MT. LEBANON (KDKA) -- A local family wants answers after they found their loved one's military medals up for auction online.
The problem is they say they have the real medals.
Bird Park in Mt. Lebanon, named after the community's first resident killed in Vietnam, is a quiet and serene place.
But now a controversy involving Lt. Thomas Bird's medals is raising a storm.
Bird, a Marine helicopter pilot, was shot down and killed in Vietnam.
"To know that somebody is making a dime off my brother's sacrifice makes me sick," Bird's brother Jon told KDKA's Jon Delano on Tuesday.
Earlier this month, members of the Bird family learned that some of their brother's service medals were being auctioned off in Ohio.
Just one problem. The family has all of his original medals.
"They're counterfeit," said John Bird.
The auction was discovered by the Historical Society of Mt. Lebanon, which monitors Mt. Lebanon online memorabilia.
WATCH: KDKA's Jon Delano Reports More On The Story.
"If this is legit and real and the family is okay with this, we'd love to bring these medals back to Mt. Lebanon," said Jim Wojcik, past president of the Historical Society.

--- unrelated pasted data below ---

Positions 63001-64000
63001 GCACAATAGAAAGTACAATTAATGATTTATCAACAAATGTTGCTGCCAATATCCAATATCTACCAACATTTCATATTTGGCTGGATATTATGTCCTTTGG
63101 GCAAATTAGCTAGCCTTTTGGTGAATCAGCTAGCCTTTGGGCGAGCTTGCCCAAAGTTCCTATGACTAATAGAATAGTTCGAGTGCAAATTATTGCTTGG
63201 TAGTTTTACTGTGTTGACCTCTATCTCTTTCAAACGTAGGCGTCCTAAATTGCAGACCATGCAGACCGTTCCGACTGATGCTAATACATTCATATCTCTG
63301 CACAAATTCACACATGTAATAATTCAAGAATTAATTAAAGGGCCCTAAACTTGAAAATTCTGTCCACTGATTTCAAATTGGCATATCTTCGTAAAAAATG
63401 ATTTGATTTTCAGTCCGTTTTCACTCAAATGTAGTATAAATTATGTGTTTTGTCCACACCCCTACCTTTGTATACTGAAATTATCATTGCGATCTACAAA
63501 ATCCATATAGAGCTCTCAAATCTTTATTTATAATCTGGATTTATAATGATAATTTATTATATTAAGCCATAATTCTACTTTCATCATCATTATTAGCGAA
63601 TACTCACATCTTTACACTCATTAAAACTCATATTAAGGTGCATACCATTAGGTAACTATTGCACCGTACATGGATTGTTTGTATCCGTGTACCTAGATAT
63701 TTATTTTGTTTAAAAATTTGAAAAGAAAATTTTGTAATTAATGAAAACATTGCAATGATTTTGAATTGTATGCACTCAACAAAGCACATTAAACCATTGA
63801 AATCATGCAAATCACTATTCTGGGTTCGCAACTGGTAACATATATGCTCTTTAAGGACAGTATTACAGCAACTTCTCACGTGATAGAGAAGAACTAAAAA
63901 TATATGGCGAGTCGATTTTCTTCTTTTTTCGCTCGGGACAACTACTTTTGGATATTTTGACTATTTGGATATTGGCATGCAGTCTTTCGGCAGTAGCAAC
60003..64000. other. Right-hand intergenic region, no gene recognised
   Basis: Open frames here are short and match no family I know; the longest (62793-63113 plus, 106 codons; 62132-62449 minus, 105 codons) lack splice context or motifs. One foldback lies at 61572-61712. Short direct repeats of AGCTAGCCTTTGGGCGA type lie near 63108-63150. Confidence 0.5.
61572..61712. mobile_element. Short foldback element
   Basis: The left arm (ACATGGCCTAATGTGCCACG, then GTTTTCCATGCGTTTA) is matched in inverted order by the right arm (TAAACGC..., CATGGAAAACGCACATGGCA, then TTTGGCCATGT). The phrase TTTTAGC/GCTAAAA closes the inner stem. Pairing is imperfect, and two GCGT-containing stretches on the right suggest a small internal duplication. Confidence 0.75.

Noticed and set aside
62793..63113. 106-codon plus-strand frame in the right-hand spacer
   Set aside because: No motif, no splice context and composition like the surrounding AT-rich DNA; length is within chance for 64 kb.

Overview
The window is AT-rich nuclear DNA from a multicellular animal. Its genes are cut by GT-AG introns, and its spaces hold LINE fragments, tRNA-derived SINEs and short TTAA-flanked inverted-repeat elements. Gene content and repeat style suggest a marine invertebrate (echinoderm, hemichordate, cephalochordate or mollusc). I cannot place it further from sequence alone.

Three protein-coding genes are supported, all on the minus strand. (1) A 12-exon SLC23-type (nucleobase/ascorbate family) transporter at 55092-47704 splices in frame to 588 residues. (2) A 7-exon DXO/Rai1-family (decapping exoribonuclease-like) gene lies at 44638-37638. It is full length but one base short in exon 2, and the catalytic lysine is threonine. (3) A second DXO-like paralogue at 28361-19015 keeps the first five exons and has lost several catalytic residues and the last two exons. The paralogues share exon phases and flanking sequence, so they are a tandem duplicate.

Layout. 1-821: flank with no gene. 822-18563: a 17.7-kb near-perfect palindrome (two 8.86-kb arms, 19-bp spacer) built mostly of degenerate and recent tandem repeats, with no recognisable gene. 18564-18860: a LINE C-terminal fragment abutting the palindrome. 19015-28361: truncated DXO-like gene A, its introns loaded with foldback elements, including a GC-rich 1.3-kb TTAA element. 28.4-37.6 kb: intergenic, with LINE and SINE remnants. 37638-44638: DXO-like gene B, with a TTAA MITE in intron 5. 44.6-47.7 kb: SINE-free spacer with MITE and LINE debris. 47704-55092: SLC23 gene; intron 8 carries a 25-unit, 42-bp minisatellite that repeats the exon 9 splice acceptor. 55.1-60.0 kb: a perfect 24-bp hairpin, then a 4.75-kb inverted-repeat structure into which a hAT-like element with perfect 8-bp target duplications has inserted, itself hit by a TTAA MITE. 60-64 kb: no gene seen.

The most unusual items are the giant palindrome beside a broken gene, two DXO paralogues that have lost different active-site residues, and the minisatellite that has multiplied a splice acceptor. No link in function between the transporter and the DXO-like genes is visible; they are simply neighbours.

But the Bird family said they have all their brother's medals.
So what was the auction house selling?
In an email, the auction house insists they sold Lt. Bird's real medals, with Miles King writing the family, "I have spoken with the consignor about the situation and he feels they are authentic. So you understand that he is a very knowledgeable collector that has been in the hobby over 40 years."
Turns out service medals are readily available online, meaning anyone can buy for as little as $35 and resell them.
Unhappy that this was happening, Kelly Bird, another brother, called the auction house and spoke to the owner.
"He was very rude actually," Kelly Bird said. "He said to me, 'It's not like your brother was the first soldier to shoot the first Vietnam guy, so these medals aren't going to go for a lot of money.'"
"So I kept my cool and said, 'Miles, that's not the reason I'm calling. We'd like them to be taken off the auction itself.'"
That request was refused, and the three medals were auctioned last week for $1,250.
The auction house insists that the medals they auctioned really did belong to Lt. Bird and say the family offered no evidence that they weren't genuine.
"They're asking us to prove that they weren't duplicates, but they had no proof that they were real medals," said John Bird.
The Historical Society of Mt. Lebanon says there could be many similar cases.
"I found multiple listings of medals of people besides Tom Bird. It wasn't just his medals," Wojcik.
The family insists the medals are fake.
"They are profiting off the death of our brother," says Kelly Bird. "That's so sad."
KDKA reached out to the Marines who say they cannot say how often this occurs, but they are certainly sympathetic to the family.
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